• @user21820: people with enough reputation can vote to delete such answers. The reason that moderators don't usually vote to delete is that their votes are binding; that is, they delete the answer immediately. The community would rather have several people decide these things rather than a unilateral decision by a moderator. In some cases, however, a moderator will delete a question or answer unilaterally. – robjohn Dec 2 '14 at 15:49
• @robjohn: The reason I don't vote to delete such answers is not because my vote is binding, but rather that it is only reversible by another moderator, and so should be used in more extreme circumstances. That being said, the "low quality" queue is where delete votes go to die. One may consider using a chatroom (perhaps Jury Duty, or even the main chatroom) to organise deletions of this kind. This is not exactly uncommon across SE. – user642796 Dec 2 '14 at 19:31
• @gnometorule: The downvotes don't dissuade them as I've already pointed out in my last comment before yours, because more people upvote their answers than people downvote, despite most of their answers being useless. – user21820 Dec 3 '14 at 0:48
• @user21820: low-quality answers should be downvoted. There is no flag that specifies low-quality answers. If they do not attempt to answer the question, then there is a flag for that. – robjohn Dec 3 '14 at 2:09
• @NajibIdrissi Yes, but that only works if the answers get downvoted. Math users are stingy with downvotes in general (especially on answers, where they cost 1pt), and are generous with upvotes. Bad-faith semi-answers upvoted for the entertainment value is nothing unusual. – user147263 Dec 3 '14 at 17:43
• @Raff: If your hypothesis is true, it explains the phenomenon I am seeing. I'm more than glad to use up my downvotes on clearly nonsensical answers. All I have to do to get back the points is to answer one or two questions... – user21820 Dec 4 '14 at 1:59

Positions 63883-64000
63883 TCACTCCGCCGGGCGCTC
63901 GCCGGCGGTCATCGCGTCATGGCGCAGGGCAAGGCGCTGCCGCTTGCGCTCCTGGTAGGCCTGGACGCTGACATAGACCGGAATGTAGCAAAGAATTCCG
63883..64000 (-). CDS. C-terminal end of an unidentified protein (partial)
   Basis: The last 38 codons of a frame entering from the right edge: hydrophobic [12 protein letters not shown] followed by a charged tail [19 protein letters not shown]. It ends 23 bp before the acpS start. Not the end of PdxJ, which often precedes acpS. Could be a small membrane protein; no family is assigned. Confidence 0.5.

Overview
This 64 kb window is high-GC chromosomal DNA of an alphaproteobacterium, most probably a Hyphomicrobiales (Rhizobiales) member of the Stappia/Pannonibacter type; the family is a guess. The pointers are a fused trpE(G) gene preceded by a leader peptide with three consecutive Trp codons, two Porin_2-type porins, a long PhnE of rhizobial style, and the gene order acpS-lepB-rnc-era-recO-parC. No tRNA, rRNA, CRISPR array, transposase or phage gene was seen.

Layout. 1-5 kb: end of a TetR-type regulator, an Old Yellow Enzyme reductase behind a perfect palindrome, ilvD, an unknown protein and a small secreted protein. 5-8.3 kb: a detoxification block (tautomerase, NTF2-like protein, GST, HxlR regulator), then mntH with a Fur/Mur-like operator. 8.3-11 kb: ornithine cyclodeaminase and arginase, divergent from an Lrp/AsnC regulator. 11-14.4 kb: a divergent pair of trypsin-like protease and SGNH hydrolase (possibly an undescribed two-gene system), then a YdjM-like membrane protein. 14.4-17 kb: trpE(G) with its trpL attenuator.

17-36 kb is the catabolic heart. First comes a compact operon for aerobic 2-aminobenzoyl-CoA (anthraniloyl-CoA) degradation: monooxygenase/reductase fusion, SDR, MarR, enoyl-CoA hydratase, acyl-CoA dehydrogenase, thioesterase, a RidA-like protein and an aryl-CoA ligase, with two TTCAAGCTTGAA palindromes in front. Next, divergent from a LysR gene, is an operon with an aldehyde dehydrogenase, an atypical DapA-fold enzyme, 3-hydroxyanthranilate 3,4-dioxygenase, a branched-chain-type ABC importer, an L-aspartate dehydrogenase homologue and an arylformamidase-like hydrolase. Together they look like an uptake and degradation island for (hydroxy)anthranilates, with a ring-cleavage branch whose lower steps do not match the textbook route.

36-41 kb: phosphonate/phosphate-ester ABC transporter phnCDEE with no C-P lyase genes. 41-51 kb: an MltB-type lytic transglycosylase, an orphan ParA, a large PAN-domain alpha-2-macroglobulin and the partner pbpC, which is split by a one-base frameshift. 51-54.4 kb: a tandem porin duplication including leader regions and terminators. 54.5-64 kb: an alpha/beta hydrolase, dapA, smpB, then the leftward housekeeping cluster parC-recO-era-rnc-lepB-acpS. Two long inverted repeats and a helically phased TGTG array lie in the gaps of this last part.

• @Did No, I don't hold these views anymore. Some users post garbage day in day out and aren't blocked. And due to the +10/-2 rule, they even accrue reputation in general. – Najib Idrissi Jan 18 '17 at 6:30
• @Najib OK, glad to know. In my view the site has an incredibly lenient approach to day-in-day-out-garbage-posters, shared by at least a part of the mod team (but probably not by every other se site). On math.se, it seems that no amount of crap answers is enough to have any actual consequence to their author. – Did Jan 18 '17 at 6:54

In most cases, all you need to do for those is downvote the answer and leave a comment explaining what is wrong with it. Partly for the benefit of the author, partly so that others will read the comment and downvote the answer too.

One can vote to delete an answer, but such votes require 20000 reputation and are available only for answers with negative score (accepted answers are protected from this too).

In egregious cases, one may be able to summon a flash-mob of downvoters and delete voters from the chat.

As for flags, the two flags you may want to consider are Very Low Quality and Not An Answer.

• Very Low Quality is available only for posts with non-positive score. It is meant for unreadable or incomprehensible posts, where reader's reaction is not "this is wrong" but "what is this I don't even".

• Not An Answer is meant for texts that do not attempt to answer a question. E.g., something that should be posted as a comment, or as another question, or some irrelevant remark that should just be deleted.

These flags are not suitable for posts that honestly attempt to answer the question, even unsuccessfully. For those, see the first paragraph.

• Yes I agree with all your points, however the users I am referring to are not honestly attempting to answer the question. If my judgement is right, they are merely seeking attention. This would not be a problem except that they have completely no qualms in pretending to teach other, resulting only in confusion or in some cases false understanding. I am very glad to see honest attempts at an answer, and for those I very gladly give comments detailing what went wrong. But it is simply a waste of time and effort to do so for the problematic users I am referring to. – user21820 Dec 3 '14 at 2:21
• As for the summoning part, I'm not sure if that kind of behaviour is acceptable to the rest of the community, though I don't mind doing that if only to get rid of sheer nonsense quickly. – user21820 Dec 3 '14 at 2:22
• Just drop a link [Trolling/bad-faith answer](url) into the chat, and let others decide what to do. – user147263 Dec 3 '14 at 2:40
• Ah okay sure thanks! – user21820 Dec 3 '14 at 3:07
• I did it in the reopen/undelete/close/delete chat-room. Nothing happened. As I expected. No one cares. <sarcasm> Falsehoods are fine. </sarcasm> – user21820 Sep 30 '15 at 11:52